Horror stories abound, though they must be “digested” with a grain of salt. One person whose brother fell victim to street cart uncleanliness told CBS in 2011 that his brother had to be hospitalized and they “found rat hair in his stomach.” (Perhaps “street meat” is not so far off, though this accusation would not be surprising in nearly any NYC restaurant.)
There may be some benefits to the proposed plan. According to the DOH website, “Carts or trucks that sell only pre-packaged, non-potentially hazardous foods or whole fresh fruits and vegetables could be stored in a facility other than a commissary” provided the facility meets certain regulations.
Despite this, many vendors fail to see the benefits.The Press was curious what food cart vendors had to say about these new proposed laws.
Two food cart vendors operating separate stands in Union Square had not heard anything about the proposal.
At a Rafiqi’s stand, also in Union Square, two cart workers present, neither of whom was the unit’s permit owner, had heard of the proposal:
“We’re all thinking the same thing,” said one Rafiqi’s worker who did not identify himself, of other vendors to whom he had spoken. “It’s crazy.” He said they agreed there were already too many restrictions in place.
Three vendors in the Flatiron area around lunchtime said they had not heard of the proposals either, while some of them seemed reluctant to the Press at all. One coffee cart vendor in the area said of the proposals: “It’s just talk.” He seemed to believe new regulations would not apply to his coffee cart.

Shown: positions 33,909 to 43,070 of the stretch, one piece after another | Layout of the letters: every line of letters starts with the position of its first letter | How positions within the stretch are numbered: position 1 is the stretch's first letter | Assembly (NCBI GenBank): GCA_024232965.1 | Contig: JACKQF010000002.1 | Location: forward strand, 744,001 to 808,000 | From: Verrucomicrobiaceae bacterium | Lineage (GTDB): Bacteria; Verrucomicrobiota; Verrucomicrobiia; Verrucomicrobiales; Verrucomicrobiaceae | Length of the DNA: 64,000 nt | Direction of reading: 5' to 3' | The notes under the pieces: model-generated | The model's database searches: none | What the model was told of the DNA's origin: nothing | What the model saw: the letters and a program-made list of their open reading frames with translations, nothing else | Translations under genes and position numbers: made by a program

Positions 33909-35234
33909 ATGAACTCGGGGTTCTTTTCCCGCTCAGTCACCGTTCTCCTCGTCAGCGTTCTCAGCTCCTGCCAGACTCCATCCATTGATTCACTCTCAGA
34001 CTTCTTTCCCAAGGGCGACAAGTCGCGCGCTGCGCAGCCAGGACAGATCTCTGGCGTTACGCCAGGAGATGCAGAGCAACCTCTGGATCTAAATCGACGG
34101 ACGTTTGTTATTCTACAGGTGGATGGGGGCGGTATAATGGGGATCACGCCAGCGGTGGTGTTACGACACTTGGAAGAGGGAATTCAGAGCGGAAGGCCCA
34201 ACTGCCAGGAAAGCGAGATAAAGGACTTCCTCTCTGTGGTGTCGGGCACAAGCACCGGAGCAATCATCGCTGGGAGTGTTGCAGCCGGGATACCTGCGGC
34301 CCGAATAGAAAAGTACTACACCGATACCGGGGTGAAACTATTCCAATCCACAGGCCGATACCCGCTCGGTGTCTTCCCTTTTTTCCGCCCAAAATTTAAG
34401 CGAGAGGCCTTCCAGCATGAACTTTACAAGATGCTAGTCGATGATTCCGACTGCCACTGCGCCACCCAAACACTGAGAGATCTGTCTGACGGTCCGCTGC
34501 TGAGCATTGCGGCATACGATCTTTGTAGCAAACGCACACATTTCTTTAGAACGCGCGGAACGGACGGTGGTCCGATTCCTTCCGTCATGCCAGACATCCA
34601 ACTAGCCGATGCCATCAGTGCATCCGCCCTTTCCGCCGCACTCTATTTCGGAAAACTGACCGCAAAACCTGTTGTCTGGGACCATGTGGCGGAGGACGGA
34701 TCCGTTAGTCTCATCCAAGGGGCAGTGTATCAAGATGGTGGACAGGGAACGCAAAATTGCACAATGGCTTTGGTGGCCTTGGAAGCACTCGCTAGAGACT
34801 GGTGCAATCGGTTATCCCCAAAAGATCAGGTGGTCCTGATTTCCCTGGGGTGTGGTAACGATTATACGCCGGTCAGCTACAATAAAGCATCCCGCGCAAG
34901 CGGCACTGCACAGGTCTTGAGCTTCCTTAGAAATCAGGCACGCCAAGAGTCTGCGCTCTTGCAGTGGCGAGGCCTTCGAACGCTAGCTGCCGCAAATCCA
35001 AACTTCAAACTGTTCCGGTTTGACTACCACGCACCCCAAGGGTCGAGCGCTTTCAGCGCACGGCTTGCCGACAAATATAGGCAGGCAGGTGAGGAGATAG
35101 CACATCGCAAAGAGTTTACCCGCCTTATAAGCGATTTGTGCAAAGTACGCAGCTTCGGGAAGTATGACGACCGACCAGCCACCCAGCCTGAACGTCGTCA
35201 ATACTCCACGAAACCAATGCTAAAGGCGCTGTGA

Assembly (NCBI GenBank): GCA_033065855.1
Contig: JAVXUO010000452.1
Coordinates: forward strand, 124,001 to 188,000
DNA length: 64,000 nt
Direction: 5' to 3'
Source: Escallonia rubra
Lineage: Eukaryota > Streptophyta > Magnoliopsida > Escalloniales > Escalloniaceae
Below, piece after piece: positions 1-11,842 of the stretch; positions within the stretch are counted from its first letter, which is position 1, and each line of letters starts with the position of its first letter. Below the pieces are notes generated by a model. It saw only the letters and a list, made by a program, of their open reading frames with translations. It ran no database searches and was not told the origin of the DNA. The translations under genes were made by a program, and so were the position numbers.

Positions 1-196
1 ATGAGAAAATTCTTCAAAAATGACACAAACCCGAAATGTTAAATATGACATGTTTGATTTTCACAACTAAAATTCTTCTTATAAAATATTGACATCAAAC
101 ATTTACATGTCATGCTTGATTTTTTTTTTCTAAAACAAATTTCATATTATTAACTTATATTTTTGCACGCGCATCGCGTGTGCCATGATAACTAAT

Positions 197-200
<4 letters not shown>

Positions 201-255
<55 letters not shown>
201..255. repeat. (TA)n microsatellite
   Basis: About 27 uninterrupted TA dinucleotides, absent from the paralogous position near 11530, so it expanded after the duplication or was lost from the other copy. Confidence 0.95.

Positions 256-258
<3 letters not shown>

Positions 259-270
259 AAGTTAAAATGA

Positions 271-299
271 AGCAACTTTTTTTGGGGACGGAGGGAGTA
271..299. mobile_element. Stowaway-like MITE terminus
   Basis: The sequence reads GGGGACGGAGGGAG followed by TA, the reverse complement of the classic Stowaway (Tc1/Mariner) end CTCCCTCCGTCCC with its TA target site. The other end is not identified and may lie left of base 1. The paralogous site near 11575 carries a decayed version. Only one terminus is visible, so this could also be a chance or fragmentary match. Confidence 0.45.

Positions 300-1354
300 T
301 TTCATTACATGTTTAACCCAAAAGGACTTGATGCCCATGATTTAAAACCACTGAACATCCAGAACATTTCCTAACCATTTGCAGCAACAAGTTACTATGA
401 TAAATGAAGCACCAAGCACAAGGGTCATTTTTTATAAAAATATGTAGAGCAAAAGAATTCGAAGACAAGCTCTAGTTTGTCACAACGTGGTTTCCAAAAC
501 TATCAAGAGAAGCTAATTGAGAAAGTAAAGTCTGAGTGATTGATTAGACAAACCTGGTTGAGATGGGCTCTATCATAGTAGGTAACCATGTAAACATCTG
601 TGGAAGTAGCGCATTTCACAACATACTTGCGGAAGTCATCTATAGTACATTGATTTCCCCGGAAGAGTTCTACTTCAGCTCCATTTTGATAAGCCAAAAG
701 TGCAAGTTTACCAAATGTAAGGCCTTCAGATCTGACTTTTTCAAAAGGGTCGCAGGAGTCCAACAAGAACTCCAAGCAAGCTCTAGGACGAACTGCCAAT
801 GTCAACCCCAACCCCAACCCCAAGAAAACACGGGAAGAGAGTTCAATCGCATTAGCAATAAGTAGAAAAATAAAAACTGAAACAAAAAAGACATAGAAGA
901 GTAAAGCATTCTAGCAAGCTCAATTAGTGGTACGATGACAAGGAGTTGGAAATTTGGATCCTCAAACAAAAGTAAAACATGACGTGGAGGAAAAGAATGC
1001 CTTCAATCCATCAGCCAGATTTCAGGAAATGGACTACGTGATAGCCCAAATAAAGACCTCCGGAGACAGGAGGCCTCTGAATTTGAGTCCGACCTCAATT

Two vendors in what would be, by new regulations, an oversized vehicle said their boss was not there when asked about the regulations, and then that they had not heard of these regulations either.
There will be a public forum on July 19 to address the new proposal.
In 2007, New York Magazine released some interesting facts on these food carts:
-Black-market rental at the time was $3,000 a year
-The most common violation was “standing too far from the curb” (more than eighteen inches). Other violations included vending within twenty feet of a building entrance, vending at a bus stop, not offering a customer a receipt and resting food on wooden surfaces.
-A typical vendor paid $433 a year in fines, with New York courts dealing with 59,000 vending cases every year
-Carts are stored in garages at night, with monthly rent between $250 and $300 (many of these garages have been shut down by the Health Department)
-Average daily revenue for a food cart was $200 to $300
-Average annual take was $7,500 to $14,000
-The most profitable food cart item was coffee, the least profitable being fruit
-There are no official standards regarding the quality of meat or other products
Find out more here.
More information on proposed food cart regulations can be found here.